Author Topic: Suspension Damage to Towed Fusion  (Read 1660 times)

Bob Bulot

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Suspension Damage to Towed Fusion
« on: July 16, 2019, 03:00:40 PM »
We flat tow a Ford Fusion Energi, using a Blue Ox base plate and tow bar.  The setup has been properly installed, with the tow bar correctly angled down to the baseplate, etc.

Yesterday while driving straight down 101 on a flat level roadway, just north of Yachats, Oregon, we heard a load noise, and pulling over, found that the right front tire and suspension components had been heavily damaged.  It looks like the car hit something in the roadway.  My confusion is that there had been no obstructions or imperfections in the roadway, nor any other apparent explanation for the damage.

My question:  Has anyone else experienced this problem, particularly with the Fusion in tow? Reason I ask is because the car sits quite low to the ground.  I am concerned that some small imperfection in the roadway might be enough to do this kind of damage.

Mike Shumack

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Re: Suspension Damage to Towed Fusion
« Reply #1 on: July 16, 2019, 03:45:56 PM »
What kind of damage? Can you post a picture?
- Mike

'05 Beaver Patriot Thunder 525, Vicksburg, CAT C13, Allison 4000MH, HydraLift
Orlando, FL

Bob Bulot

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Re: Suspension Damage to Towed Fusion
« Reply #2 on: July 16, 2019, 04:14:10 PM »
I realize that there will not be an overwhelming number of damaged Fusions out there.  I am just casting about, trying to figure out what happened in my case, where there is no apparent explanation.

Bob Bulot

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Re: Suspension Damage to Towed Fusion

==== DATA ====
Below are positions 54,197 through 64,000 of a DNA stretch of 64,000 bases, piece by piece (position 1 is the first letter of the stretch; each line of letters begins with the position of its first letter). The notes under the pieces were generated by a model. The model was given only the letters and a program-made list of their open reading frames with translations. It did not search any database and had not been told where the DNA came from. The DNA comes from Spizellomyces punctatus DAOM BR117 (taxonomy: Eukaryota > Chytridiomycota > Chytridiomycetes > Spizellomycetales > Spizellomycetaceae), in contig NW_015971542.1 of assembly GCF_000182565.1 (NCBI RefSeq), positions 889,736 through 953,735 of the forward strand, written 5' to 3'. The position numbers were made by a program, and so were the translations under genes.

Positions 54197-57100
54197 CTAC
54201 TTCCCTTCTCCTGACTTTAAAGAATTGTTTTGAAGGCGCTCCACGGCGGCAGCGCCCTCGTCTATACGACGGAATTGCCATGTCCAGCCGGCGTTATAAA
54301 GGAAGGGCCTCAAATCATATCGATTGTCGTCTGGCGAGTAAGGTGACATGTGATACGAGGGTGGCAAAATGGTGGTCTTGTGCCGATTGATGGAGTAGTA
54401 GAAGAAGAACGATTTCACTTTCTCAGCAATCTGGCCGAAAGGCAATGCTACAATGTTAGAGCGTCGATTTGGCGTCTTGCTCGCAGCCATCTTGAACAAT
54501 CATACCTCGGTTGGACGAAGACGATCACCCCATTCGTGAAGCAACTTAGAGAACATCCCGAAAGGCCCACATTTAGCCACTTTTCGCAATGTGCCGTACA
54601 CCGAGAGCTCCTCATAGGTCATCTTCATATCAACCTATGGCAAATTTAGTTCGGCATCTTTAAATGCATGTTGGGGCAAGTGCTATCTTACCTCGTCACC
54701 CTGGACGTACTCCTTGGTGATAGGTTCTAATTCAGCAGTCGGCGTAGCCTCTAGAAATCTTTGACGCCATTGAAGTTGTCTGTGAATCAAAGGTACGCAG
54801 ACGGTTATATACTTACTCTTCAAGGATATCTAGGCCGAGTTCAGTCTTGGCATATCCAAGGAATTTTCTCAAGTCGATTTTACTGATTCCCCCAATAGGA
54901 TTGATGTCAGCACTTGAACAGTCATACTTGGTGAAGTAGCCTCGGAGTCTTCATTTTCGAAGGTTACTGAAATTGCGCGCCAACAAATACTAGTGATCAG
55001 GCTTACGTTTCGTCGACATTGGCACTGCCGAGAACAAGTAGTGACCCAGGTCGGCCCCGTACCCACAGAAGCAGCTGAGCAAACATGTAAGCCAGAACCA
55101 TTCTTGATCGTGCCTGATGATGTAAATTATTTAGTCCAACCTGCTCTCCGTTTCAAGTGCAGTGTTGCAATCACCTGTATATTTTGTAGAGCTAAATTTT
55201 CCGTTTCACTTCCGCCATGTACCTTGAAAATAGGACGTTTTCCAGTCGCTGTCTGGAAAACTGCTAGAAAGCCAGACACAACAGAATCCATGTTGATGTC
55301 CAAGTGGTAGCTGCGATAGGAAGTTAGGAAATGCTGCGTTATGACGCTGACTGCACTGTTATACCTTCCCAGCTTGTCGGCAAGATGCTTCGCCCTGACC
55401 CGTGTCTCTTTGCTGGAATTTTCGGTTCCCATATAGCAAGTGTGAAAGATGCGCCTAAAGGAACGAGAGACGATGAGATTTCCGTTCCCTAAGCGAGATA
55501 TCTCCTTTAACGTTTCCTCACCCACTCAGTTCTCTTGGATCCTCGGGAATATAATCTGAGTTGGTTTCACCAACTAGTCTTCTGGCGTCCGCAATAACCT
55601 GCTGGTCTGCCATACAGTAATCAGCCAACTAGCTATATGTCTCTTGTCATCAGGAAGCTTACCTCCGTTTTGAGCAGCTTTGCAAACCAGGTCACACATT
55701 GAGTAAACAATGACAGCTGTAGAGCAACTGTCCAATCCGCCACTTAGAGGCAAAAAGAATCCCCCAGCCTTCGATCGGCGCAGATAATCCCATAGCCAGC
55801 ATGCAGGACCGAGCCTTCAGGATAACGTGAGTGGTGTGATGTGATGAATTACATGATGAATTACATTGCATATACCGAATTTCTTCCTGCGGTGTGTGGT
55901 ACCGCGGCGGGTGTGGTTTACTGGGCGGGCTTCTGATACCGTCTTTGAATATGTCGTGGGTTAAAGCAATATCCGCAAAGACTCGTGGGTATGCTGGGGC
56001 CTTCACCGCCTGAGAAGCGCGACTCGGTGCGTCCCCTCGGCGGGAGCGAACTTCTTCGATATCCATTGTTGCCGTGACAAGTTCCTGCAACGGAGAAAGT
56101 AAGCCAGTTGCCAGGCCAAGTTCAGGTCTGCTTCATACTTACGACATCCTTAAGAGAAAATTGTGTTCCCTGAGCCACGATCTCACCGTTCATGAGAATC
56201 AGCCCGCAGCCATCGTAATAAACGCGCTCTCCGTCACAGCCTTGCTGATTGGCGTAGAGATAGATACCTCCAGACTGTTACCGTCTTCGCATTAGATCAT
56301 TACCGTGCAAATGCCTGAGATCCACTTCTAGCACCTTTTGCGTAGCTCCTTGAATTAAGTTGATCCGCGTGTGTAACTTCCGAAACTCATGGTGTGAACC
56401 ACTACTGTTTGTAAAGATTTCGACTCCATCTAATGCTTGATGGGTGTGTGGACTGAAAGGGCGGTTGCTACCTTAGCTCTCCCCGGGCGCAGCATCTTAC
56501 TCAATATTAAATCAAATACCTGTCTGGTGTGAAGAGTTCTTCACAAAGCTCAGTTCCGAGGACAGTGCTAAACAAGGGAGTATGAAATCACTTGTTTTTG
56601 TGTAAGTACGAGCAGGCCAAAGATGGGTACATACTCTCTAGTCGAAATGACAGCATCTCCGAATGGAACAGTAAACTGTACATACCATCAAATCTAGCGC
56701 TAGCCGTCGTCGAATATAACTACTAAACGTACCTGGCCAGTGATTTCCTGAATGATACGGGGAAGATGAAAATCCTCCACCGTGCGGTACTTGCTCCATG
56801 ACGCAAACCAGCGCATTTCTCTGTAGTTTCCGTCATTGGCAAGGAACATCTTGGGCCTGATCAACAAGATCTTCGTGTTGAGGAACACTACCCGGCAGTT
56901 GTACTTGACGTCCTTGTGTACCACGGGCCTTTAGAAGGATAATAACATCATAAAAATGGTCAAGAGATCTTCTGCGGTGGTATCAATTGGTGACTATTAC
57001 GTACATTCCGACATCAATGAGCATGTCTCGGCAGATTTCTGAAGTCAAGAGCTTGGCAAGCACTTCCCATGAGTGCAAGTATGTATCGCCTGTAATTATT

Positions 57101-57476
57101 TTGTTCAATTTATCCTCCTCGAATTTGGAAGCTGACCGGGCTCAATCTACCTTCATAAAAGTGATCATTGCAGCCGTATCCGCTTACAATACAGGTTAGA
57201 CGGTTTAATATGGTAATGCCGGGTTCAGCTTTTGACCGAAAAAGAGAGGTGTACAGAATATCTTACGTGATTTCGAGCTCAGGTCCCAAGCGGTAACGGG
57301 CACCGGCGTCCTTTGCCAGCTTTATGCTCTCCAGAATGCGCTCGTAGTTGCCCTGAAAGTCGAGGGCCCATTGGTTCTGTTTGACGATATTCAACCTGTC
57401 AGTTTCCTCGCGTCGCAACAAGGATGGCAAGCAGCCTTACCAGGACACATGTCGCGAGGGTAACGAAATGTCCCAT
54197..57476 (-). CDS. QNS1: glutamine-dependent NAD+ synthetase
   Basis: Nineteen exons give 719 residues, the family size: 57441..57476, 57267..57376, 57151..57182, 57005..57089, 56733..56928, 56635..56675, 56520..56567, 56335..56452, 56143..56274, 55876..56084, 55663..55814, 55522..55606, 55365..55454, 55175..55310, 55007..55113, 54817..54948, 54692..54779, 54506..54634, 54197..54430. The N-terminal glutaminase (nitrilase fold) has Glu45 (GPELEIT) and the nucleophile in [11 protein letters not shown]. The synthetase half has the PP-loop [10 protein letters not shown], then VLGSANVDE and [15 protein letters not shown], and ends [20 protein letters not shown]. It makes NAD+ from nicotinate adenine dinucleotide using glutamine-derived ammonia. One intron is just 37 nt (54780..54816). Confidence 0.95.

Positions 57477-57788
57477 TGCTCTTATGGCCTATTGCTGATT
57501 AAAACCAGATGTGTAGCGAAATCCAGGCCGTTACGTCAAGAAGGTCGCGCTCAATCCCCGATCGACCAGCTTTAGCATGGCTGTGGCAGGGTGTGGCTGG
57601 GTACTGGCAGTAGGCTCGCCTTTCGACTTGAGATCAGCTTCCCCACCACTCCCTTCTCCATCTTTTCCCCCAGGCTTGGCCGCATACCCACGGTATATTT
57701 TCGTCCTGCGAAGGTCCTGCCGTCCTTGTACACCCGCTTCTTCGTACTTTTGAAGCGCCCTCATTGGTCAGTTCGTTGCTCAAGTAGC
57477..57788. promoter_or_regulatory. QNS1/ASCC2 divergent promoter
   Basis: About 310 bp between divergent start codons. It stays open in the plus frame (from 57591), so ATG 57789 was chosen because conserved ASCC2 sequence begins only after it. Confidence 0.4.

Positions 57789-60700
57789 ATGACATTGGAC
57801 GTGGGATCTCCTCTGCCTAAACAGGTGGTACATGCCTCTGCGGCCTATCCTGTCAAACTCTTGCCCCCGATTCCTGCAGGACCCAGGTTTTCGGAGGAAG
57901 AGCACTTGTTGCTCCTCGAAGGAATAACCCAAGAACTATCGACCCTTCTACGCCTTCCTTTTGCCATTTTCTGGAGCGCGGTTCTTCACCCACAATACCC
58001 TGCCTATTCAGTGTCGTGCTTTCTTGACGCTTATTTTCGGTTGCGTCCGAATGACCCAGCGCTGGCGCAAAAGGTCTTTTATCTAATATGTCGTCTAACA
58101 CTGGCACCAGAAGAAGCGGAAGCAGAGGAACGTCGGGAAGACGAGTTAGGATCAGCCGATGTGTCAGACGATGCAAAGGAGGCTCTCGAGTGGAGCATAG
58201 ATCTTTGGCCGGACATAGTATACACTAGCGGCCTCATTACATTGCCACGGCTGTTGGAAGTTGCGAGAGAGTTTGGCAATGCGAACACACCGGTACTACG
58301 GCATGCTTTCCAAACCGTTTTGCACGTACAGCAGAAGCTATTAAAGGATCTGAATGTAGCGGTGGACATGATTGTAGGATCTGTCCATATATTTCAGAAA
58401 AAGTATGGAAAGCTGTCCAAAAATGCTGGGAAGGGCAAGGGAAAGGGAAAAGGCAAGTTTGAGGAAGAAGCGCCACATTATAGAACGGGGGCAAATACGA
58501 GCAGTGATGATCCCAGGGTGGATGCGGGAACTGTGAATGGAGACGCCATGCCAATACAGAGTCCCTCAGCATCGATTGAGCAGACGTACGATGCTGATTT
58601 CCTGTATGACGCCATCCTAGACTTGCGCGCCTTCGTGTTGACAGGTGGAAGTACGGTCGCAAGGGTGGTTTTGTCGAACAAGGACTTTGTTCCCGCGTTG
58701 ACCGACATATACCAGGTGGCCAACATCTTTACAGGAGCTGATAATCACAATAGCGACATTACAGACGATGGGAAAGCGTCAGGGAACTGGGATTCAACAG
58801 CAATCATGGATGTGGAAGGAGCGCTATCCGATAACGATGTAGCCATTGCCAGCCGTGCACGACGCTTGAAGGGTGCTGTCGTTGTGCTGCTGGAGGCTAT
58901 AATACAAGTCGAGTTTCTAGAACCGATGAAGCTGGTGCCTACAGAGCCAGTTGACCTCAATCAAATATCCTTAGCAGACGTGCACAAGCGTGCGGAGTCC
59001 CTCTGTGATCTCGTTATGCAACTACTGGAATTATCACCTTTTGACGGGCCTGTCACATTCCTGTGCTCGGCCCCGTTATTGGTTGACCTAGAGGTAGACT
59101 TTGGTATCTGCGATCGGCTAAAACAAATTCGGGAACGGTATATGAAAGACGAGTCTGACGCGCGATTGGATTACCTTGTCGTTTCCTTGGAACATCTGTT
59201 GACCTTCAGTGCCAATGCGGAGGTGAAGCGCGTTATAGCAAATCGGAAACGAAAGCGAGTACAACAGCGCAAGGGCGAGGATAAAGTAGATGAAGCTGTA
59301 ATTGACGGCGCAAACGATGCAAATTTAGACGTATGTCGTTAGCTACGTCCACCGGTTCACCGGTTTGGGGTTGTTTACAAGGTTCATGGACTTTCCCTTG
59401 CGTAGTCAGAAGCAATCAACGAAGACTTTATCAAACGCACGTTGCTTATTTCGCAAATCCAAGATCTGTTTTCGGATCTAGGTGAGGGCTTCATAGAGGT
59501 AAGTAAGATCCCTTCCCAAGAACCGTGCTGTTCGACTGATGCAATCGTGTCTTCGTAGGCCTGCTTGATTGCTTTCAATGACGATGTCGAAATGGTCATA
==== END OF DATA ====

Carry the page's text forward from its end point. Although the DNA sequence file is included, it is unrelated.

« Reply #3 on: July 16, 2019, 04:16:48 PM »
The aluminum lower A Arm is torn away from the frame, the half shaft and cv boot is pulled out of the trans.  There is no corresponding damage to the lower front of the car.

Gerald Farris

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Re: Suspension Damage to Towed Fusion
« Reply #4 on: July 16, 2019, 08:18:34 PM »
Bob,
Without inspecting the damaged areas, there is no way to tell what originated the failure. As a retired automotive suspension mechanic, I have seen many failures that were a developing issue over time. Things like a damaged part that was not caught or a loose attaching point that was not addressed until it failed for no apparent reason until you look closely at the failure. A careful inspection will very probably reveal the reason for the failure.

Some cars not have a very heavily built chassis and are more susceptible to road damage than others (all makes of cars). This is a design aspect of the modern car in a quest for better fuel mileage. Before I retired, I saw many efforts to lighten cars from a transmission drum that had holes stamped in it to lighten it by 2 pounds to replacing steel parts with aluminum and using hollow castings instead of solid ones to save weight. The designers even made suspension hubs and brake rotors so light that brake rotors will warp and cause brake pulsation if the lugs nuts are not torqued to the proper specifications.

Gerald 
     
2002 Solitaire (2017 -  )
2000 Marquis, C12 (2004 - 2017)
1993 Patriot  (2000-2004)
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Mike Shumack

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Re: Suspension Damage to Towed Fusion
« Reply #5 on: July 16, 2019, 08:18:44 PM »
There are some reports of problems with the lower control arm and ball joint. Possibly yours started acting up but with no one in the car to notice, you continued to drive (tow it) until a catastrophic failure.

https://static.oemdtc.com/TSB/11-11-03.pdf

https://www.carcomplaints.com/Ford/Fusion/2012/suspension/suspension.shtml

http://www.carproblemzoo.com/ford/fusion/front-suspension-control-arm-problems.php
- Mike

'05 Beaver Patriot Thunder 525, Vicksburg, CAT C13, Allison 4000MH, HydraLift
Orlando, FL

Joel Ashley

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Re: Suspension Damage to Towed Fusion
« Reply #6 on: July 16, 2019, 10:47:33 PM »
  The setup has been properly installed, with the tow bar correctly angled down to the baseplate, etc.

When you say “angled down”, Bob, do you mean just that or do you use a drop hitch?